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If I have a collection, such as Collection<String> strs, how can I get the first item out? I could just call an Iterator, take its first next(), then throw the Iterator away. Is there a less wasteful way to do it?

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Of course there may be a better way to access the first element if you know the implementing container class... –  Rooke Nov 4 '09 at 2:32
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8 Answers

up vote 34 down vote accepted

Iterables.get(yourC, indexYouWant)

Because really, if you're using Collections, you should be using Google Collections.

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6  
That does the same thing, it just checks if it is a list first, and gets by index if it is. It also has some code to try to fail faster on an actual Collection (that is if the index is too large it tries to figure that out without iterating through the whole thing and throwing the exception at the end). –  Yishai Nov 4 '09 at 3:37
    
Honestly, performance-wise it might be slightly slower than c.iterator().next() - but the code is much clearer and simpler to modify. –  Carl Nov 4 '09 at 4:14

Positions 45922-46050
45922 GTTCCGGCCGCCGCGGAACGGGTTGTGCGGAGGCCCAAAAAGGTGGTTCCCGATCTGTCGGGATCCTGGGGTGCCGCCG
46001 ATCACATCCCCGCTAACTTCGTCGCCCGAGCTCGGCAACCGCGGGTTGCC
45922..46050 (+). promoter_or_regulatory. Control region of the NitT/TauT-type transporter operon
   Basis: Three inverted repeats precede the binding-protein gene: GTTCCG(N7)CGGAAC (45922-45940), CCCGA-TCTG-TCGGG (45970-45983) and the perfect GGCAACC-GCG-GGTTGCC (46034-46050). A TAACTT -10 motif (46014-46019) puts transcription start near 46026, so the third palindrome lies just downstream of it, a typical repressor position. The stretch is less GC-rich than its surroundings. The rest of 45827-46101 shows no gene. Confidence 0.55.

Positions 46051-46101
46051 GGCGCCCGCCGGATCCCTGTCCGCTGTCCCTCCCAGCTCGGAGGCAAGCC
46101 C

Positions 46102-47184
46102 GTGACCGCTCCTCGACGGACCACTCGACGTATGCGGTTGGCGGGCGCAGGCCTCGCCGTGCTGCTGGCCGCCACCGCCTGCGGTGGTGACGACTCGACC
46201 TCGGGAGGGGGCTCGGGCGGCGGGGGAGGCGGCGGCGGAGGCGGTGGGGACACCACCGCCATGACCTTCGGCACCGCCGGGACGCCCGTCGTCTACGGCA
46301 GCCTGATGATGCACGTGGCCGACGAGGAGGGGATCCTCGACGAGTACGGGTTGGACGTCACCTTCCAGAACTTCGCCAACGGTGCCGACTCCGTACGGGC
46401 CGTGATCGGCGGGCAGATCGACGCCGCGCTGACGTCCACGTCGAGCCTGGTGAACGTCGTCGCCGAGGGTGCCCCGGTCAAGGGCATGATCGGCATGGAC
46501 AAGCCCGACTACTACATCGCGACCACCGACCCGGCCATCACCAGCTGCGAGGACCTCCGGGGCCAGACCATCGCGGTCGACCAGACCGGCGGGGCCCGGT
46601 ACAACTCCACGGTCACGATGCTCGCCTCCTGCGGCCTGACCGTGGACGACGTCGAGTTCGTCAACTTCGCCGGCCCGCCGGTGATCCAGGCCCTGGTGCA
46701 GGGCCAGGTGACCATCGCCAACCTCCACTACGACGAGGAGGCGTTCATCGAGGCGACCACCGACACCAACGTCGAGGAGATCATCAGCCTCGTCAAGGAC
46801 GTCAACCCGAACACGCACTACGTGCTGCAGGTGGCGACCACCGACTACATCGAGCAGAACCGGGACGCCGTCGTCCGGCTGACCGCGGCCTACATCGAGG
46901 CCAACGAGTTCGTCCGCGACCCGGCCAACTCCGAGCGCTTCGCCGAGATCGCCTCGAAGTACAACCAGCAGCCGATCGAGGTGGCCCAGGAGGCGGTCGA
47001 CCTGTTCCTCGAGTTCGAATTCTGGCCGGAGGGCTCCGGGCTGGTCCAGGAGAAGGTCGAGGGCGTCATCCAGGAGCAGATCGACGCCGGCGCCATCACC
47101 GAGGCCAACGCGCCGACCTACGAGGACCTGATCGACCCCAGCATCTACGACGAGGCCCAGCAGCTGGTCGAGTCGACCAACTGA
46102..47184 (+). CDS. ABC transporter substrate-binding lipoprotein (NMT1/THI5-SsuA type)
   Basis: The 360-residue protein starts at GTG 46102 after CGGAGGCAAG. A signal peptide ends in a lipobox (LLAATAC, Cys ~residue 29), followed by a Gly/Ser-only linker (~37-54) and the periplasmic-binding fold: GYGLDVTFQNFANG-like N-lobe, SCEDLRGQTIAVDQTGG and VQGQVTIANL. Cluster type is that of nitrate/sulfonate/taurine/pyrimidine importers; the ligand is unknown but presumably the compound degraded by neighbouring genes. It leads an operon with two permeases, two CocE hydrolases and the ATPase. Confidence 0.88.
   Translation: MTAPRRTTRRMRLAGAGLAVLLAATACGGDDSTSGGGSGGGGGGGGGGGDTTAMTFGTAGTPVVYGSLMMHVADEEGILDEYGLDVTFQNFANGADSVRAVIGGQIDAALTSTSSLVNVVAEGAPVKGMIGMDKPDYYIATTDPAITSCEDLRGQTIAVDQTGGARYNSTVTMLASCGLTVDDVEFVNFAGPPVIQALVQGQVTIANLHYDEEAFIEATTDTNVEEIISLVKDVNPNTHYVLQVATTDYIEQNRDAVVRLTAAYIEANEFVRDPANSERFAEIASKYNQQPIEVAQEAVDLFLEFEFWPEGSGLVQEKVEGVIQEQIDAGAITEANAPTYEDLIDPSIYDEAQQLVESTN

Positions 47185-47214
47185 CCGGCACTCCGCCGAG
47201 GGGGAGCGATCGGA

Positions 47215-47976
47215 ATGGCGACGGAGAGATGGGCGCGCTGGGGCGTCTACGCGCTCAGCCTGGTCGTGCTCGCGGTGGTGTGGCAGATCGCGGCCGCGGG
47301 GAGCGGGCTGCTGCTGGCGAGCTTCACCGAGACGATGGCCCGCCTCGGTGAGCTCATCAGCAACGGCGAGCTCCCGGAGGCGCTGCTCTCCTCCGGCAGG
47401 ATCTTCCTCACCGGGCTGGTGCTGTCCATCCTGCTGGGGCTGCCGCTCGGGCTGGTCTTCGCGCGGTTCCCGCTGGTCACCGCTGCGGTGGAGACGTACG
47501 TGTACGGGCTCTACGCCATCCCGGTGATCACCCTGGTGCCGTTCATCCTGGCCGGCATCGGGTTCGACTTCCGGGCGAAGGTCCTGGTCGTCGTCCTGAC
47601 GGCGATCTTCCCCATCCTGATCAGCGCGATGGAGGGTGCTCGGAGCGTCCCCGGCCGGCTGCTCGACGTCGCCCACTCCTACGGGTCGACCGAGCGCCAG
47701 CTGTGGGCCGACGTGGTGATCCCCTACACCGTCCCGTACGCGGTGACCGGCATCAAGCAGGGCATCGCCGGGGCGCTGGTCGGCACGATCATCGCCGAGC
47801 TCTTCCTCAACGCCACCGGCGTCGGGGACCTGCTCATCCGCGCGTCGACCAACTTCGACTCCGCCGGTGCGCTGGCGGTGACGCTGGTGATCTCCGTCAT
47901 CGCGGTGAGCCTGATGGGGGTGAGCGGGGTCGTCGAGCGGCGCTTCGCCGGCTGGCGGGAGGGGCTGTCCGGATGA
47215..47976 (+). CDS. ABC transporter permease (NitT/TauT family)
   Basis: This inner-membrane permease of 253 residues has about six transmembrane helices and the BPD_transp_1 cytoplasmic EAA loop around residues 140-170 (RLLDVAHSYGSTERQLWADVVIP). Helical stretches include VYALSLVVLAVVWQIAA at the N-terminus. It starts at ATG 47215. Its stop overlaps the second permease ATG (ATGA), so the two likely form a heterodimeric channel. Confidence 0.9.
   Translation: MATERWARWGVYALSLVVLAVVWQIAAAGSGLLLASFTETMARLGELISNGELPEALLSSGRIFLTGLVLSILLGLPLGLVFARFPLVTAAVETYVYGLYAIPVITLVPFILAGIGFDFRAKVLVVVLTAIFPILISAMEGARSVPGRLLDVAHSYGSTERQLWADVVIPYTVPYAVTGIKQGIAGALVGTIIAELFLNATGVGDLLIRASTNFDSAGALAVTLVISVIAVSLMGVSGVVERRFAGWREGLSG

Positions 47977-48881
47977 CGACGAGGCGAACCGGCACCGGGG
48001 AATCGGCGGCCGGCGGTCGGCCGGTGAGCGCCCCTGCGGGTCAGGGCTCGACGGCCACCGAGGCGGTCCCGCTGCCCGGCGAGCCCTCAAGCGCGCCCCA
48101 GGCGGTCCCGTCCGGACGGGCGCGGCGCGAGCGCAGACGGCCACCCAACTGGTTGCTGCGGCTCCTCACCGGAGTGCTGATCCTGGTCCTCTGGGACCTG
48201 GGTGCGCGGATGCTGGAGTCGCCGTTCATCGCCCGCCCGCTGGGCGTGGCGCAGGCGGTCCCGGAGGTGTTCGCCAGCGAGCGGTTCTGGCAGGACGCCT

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I certainly agree it is cleaner, but the OP was about wasteful, but I guess since your answer was accepted that is what was desired. –  Yishai Nov 5 '09 at 20:03
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For those (still) arriving here: I think jheddings' answer is probably the best "get it done" answer, though I'd prefer @DonaldRaab's (way down the page) for cases where I'm already using the GC library. My answer is really for the case where one may want to write in flexibility for later (say, if one decides that the second element is the new hotness). –  Carl May 24 '13 at 10:24
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Looks like that is the best way to do it:

String first = strs.iterator().next();

Great question... At first, it seems like an oversight for the Collection interface.

Note that "first" won't always return the first thing you put in the collection, and may only make sense for ordered collections. Maybe that is why there isn't a get(item) call, since the order isn't necessarily perserved.

While it might seem a bit wasteful, it might not be as bad as you think. The Iterator really just contains indexing information into the collection, not a usually a copy of the entire collection. Invoking this method does instantiate the Iterator object, but that is really the only overhead (not like copying all the elements).